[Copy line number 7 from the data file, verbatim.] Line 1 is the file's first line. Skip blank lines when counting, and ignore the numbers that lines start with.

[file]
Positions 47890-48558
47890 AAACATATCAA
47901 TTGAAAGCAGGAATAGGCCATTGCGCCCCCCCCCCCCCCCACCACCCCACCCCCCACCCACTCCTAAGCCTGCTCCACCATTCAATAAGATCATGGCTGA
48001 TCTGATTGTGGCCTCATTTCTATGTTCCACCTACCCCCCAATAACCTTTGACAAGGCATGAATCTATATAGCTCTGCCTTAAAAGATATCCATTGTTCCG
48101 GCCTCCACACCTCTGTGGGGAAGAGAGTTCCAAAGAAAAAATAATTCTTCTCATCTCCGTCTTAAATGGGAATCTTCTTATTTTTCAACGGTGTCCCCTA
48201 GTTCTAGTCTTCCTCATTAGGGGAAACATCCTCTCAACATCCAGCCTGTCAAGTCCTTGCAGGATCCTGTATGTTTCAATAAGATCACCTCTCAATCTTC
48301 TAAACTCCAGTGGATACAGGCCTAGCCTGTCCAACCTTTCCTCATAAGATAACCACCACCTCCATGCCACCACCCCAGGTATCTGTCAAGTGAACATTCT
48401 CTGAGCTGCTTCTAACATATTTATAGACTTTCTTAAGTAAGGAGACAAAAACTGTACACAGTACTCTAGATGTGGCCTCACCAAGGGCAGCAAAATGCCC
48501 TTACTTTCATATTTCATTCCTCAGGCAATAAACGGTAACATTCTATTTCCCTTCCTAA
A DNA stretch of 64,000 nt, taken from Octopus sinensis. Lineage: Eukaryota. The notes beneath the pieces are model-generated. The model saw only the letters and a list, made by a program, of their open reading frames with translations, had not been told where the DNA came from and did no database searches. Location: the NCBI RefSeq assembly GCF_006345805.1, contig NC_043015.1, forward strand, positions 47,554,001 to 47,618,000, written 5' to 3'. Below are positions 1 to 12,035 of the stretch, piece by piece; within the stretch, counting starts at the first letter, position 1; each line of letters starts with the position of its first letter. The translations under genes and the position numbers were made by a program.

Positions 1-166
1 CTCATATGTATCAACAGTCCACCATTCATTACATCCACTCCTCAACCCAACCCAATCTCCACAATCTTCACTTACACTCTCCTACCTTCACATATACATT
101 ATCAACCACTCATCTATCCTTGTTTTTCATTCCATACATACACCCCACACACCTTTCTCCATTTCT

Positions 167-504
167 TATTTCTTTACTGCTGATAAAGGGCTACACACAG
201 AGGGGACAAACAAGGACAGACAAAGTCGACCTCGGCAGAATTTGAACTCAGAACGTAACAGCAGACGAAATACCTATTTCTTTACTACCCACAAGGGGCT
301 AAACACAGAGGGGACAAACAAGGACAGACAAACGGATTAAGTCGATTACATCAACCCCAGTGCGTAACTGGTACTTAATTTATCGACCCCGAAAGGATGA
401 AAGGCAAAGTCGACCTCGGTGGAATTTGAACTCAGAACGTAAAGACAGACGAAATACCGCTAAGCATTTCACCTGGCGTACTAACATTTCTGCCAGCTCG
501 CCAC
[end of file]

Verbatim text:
48301 TAAACTCCAGTGGATACAGGCCTAGCCTGTCCAACCTTTCCTCATAAGATAACCACCACCTCCATGCCACCACCCCAGGTATCTGTCAAGTGAACATTCT